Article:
“So Far, So Far” is Raz Simone’s grown man hustler’s lament from his excellent Cognitive Dissonance (still available for free, here). Nice to see Raz find some amount of peace amidst a life of turbulence. Happy Father’s day, dads.
Catch Raz on tour this summer with Rittz and Tuki Carter.
206UP and Jae Changehave collaborated to form 28Hundred, a new media company dedicated to producing original video content and in-depth, personality-driven interviews with some of your favorite artists. Stay tuned here for the latest 28Hundred productions.
In 28Hundred’s latest exclusive interview, we sat down with producer Jake Crocker in New York City to discuss the Seattle native’s earliest days hustling beats on the internet, to getting linked with Raz Simone and his Black Umbrella team. Peep game above. Also check out Jake’s most recent project, the American Dreams EP featuring rapper Ronnie, Dylan below.
206UP and Jae Change have collaborated to form 28Hundred, a new media company dedicated to producing original video content and in-depth, personality-driven interviews with some of your favorite artists. Stay tuned here for the latest 28Hundred productions.
We caught up with Seattle hip hop artist Raz Simone at the New York City listening session for his 300 Entertainment debut, Cognitive Dissonance. In the interview, the rapper discusses being contacted by music industry legend Lyor Cohen for the first time, the creative process behind his lyrics, and his hopes for the future of a career in music.
The video for Raz’s “Natural Resources” was filmed over the course of the rapper’s trip to SxSW, both at officially sanctioned festival performances and a series of pop-up/guerilla-style shows in the streets of downtown Austin. Given the heavy subject matter of the track — the get-busy-living-or-die-from-exposure industriousness of this country’s marginalized people — at first glance the concept for the video doesn’t seem to fit the lyrics. But given the rapper’s own diligence and perseverance within the amalgam of humanity and cultural free-for-all that is SxSW, the backdrop for the video comes into greater focus. There’s nothing more natural here than Raz’s own charisma, and few things as resourceful as his live band, PA System, setting up their gear in the middle of the street.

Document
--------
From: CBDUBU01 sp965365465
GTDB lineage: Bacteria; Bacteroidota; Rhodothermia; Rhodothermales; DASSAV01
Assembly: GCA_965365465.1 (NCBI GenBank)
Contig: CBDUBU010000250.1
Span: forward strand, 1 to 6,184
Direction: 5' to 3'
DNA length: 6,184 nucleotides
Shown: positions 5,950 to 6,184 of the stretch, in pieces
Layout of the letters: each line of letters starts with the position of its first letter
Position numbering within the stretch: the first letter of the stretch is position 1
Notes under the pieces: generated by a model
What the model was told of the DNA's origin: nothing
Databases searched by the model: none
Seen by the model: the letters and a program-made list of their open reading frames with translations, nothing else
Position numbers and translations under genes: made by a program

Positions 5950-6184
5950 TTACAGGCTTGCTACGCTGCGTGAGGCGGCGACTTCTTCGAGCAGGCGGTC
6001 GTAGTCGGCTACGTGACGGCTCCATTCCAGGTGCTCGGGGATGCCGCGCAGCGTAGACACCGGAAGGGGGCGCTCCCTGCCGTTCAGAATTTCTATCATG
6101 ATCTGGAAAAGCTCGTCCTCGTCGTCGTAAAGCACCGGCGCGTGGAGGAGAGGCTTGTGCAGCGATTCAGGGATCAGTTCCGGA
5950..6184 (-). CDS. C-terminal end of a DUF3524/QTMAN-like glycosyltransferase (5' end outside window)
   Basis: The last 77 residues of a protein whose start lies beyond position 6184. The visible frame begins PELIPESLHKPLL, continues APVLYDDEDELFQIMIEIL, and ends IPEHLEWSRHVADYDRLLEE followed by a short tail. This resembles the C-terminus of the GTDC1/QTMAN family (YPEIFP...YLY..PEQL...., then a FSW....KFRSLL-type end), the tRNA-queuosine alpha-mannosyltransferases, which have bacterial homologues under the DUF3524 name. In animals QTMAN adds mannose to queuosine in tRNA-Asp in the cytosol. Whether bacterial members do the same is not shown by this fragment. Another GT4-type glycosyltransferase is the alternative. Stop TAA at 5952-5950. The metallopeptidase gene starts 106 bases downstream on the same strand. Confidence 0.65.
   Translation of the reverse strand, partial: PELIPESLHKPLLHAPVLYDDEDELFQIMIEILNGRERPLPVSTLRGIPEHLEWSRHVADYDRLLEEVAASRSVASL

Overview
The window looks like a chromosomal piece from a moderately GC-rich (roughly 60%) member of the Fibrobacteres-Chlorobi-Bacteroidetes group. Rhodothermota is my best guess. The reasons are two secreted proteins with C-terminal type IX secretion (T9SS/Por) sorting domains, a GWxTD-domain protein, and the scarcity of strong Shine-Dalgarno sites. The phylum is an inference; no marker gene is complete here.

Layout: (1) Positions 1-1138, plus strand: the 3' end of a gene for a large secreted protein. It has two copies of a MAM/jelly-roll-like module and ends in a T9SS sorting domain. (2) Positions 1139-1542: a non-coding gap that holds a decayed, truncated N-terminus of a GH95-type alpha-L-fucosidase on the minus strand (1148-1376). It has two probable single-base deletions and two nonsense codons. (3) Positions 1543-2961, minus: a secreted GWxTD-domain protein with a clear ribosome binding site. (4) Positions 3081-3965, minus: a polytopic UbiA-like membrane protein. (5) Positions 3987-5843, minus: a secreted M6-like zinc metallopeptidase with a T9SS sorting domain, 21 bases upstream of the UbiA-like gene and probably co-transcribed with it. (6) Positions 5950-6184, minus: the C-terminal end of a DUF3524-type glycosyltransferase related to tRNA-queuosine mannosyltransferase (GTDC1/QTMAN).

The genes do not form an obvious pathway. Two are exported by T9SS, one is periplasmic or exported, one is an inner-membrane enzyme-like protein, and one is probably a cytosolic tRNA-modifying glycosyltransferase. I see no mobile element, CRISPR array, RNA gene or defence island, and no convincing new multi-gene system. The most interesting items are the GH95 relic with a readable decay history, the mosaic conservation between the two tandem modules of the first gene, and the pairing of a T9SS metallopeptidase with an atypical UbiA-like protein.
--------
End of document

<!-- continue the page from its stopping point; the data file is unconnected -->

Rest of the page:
Get Raz’s Cognitive Dissonance: Part One for free, here.
Surprise! Raz Simone just released his new album Cognitive Dissonance: Part One a full three days earlier than expected, and he made the whole damn thing available for free. The early jump did not allow for industrious bloggers like myself to complete a proper album review, but no matter: my first thoughts were imparted last Thursday after I had the fortune of attending the 300 Entertainment-sponsored NYC listening party. More words to follow, but I suggest just going ahead and bumping the shit to form your own opinion.
Seattle rapper Raz Simone held his first-ever private listening session yesterday at Terminus Studios, a glistening recording space in midtown Manhattan. The occasion was to preview his upcoming album, Cognitive Dissonance, in front of a couple dozen industry people, a select group of fans, and a smattering of music writers and bloggers. Through what felt like an egregious error in guest listing, the homie Jason Chen and I found ourselves among the people standing inside the recording room, formed in a loose semi-circle around Raz as he introduced the ten tracks on his soon-to-be-released LP.